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Osgood Schlatter disease (Osgoods/OSD) is a condition that causes inflammation of the bones, cartilage and tendons at the top of the shinbone or tibia where the patellar tendon is attached to the knee cap. One of the primary causes of knee pain in physically active adolescents, Osgood Schlatter syndrome is most often diagnosed in young people aged 8 to 15 years old.
Osgood Schlatter disease gets its name from the surgeons who described it in 1903 - US orthopaedic surgeon Robert Osgood (1873-1956) and Swiss surgeon Carl Schlatter (1864-1934). More of an injury than a disease, Osgoods is thought to develop as a result of overuse of the quadriceps muscles, which causes repetitive strain where the ligaments meet the growing tibia of an adolescent. As the tibia is not yet strong enough to withstand the strain, stress is placed on the area where the ligaments are attached, causing redness, soreness and - in some cases - flaking of the tibia bone. In instances of bone flaking, a hard bony bump can develop as the bone heals. This has given Osgood Schlatter disease the nickname ‘knobbly knee’.
Osgood Schlatter disease usually affects boys between the ages of 12 and 15 years old and girls between the ages of 8 and 12 years old. OSD is more common in boys than girls and tends to affect young people who play sports such as football, tennis, basketball, volleyball, gymnastics and figure skating; however, the condition has been diagnosed in less active adolescents and also in adults who had the disease when they were younger or who continue to participate in repetitive activities.
70% of the people affected by OSD only develop the condition in one knee, although it can occur in both knees. Symptoms include swelling and tenderness of the knee, tightening of the muscles surrounding the knee, and knee pain that worsens with exercise and is relieved by rest. In some cases, a small bony bump begins to develop under the kneecap.
The characteristic symptoms of Osgood Schlatter syndrome mean that it can be fairly straightforward for a doctor to give a diagnosis. A doctor will check your knee for symptoms such as tenderness, pain, redness and swelling. They will also evaluate the range of motion in the knee joint and in your hip. An x-ray can confirm the condition and show whether any bone has flaked away from the shinbone. Symptoms that are not typical of OSD and could point to another condition include pain that radiates into the thigh, persistent pain that does not stop even when at rest, and pain that is so severe that it disturbs sleep or makes a young person cry.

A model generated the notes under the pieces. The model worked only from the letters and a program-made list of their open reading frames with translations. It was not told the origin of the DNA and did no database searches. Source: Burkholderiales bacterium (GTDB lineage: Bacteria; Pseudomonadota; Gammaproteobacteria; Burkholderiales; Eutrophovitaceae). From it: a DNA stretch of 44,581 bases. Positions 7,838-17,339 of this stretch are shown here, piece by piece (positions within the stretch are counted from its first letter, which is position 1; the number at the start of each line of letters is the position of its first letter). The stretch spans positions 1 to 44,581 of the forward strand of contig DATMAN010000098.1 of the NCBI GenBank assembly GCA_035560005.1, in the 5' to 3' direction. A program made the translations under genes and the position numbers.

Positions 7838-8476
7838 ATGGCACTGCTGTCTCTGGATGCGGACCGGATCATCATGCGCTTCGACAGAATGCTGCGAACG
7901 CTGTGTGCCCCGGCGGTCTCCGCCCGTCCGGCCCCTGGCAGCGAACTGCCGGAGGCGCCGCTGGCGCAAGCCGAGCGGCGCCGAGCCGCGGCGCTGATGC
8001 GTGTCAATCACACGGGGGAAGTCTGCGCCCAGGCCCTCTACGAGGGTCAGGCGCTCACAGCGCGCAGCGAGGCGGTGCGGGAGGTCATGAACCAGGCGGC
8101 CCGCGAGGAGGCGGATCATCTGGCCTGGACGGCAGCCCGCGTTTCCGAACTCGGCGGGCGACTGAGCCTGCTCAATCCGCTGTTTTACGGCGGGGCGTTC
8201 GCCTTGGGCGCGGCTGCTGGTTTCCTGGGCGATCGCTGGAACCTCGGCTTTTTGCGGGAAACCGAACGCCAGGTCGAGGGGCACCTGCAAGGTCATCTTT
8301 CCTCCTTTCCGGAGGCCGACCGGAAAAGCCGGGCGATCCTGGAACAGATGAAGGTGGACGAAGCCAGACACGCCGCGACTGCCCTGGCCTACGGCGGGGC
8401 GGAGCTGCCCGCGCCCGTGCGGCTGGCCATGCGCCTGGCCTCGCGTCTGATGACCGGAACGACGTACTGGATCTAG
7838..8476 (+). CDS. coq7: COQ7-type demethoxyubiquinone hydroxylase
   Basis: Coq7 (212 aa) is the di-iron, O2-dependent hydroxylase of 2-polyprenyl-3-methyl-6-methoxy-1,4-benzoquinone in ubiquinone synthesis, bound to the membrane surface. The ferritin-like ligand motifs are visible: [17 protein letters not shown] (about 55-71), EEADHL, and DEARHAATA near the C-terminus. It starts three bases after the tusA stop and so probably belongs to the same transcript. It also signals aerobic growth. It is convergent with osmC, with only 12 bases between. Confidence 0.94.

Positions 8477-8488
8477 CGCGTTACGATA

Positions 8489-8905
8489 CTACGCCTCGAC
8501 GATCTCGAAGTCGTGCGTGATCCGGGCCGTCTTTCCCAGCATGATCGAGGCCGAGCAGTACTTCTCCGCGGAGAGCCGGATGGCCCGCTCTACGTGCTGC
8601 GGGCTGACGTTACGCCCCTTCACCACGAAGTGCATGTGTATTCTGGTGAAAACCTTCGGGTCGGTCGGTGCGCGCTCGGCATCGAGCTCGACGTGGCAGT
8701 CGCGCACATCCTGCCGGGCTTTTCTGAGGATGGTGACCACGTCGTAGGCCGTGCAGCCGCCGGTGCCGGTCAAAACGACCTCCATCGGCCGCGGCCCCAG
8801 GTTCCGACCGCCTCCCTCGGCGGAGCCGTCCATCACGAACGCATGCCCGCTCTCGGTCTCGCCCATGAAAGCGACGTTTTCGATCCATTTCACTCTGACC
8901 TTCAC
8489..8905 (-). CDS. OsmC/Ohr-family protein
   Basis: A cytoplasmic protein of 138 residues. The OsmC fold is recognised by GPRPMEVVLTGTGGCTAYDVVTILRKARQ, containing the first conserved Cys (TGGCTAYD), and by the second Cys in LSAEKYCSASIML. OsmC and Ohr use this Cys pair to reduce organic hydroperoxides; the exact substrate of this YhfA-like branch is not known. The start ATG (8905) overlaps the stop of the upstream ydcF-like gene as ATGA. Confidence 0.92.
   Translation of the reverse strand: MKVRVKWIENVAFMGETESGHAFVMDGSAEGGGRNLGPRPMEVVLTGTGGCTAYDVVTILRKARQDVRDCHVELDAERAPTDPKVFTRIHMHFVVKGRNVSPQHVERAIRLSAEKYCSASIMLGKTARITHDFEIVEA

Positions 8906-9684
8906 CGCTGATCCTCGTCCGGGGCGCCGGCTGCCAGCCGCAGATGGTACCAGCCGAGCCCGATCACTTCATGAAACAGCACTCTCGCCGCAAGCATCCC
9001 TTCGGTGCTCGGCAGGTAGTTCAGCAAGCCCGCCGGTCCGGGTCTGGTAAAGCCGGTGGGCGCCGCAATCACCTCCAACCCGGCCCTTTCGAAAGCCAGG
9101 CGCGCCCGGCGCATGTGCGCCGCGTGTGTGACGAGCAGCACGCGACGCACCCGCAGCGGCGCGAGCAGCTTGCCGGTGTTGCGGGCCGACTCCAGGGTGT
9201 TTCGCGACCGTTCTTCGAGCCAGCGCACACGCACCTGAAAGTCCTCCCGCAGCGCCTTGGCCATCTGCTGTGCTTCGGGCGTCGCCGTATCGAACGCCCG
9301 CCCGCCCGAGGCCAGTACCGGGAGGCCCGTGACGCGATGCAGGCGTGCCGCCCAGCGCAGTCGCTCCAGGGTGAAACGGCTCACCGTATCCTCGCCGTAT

Rest forms the foundation of the treatment plan for Osgoods. It is often advised that young people continue their sporting activities when the pain is mild and limit them or take a break when symptoms are active. Sporting accessories such as shock-absorbent insoles can support and reduce stress on the knees, while gel pads and knee pads can protect the shins from bruising.
A physiotherapist can help with pain management by taking you through a stretching programme that targets the hamstring and quadriceps muscles. Using a physiotherapist is considered one of the best ways to minimise the reoccurrence of the condition. NSAIDS such as ibuprofen and other anti-inflammatory medicines could be prescribed for pain relief and used alongside moist heat and ice to help reduce swelling.
Adult sufferers are advised to massage their legs from the ankle to the hip and to use a patella knee strap or neoprene knee support to reduce the tension to the knees and offer extra support. The strap can be worn on the part of the knee that is painful. In severe cases of Osgood Schlatter syndrome, a plaster cast is used for pain management and surgery could be necessary if there is a considerable bone fragmentation.
In adolescents, the pain of Osgood Schlatter disease lasts until the end of their growth spurt. This means the pain can last weeks, months or up to two years. After two years, minor surgery can deal with areas of the knee from which bone has flaked and that remain unhealed. The small bony bump that develops under the kneecap in OSD is permanent but becomes painless over time.
There are few long-term consequences of OSD apart from this bump, which does not affect the joint and can be surgically removed, especially if it remains painful; however, young people and adults alike may continue to experience some pain when kneeling.
There are other problems that can develop in some adults who may have prioritised adolescent sports earlier in their lives or who did not seek a diagnosis. Orthotics may be necessary to stabilise the bones in the feet and ankles and to reduce the shock of heel strike.
If surgery is needed, there could also be the short-term effect of reduced blood supply below the knees; however, optimum circulation should return fairly quickly.
There are a few strategies that can be employed to reduce the chances of suffering from OSD. During a growth spurt, the leg muscles are quite tight and stretching can be particularly helpful during this time. Preparing for sporting activities with the proper warm-up techniques will get the muscles and tendons ready for exercise and increase their flexibility. Gradually working your way into any intense activity can be especially important for bones that are not fully developed and helps to reduce injury.
Containing intense physical activity to 90-minute slots and allowing the body to rest between sessions to recuperate from the physical stress is also believed to be a preventative measure against developing OSD. Deferring weight lifting activities until at least age 16, when bones have matured and hardened, helps to ensure that young knees are not put under too much stress.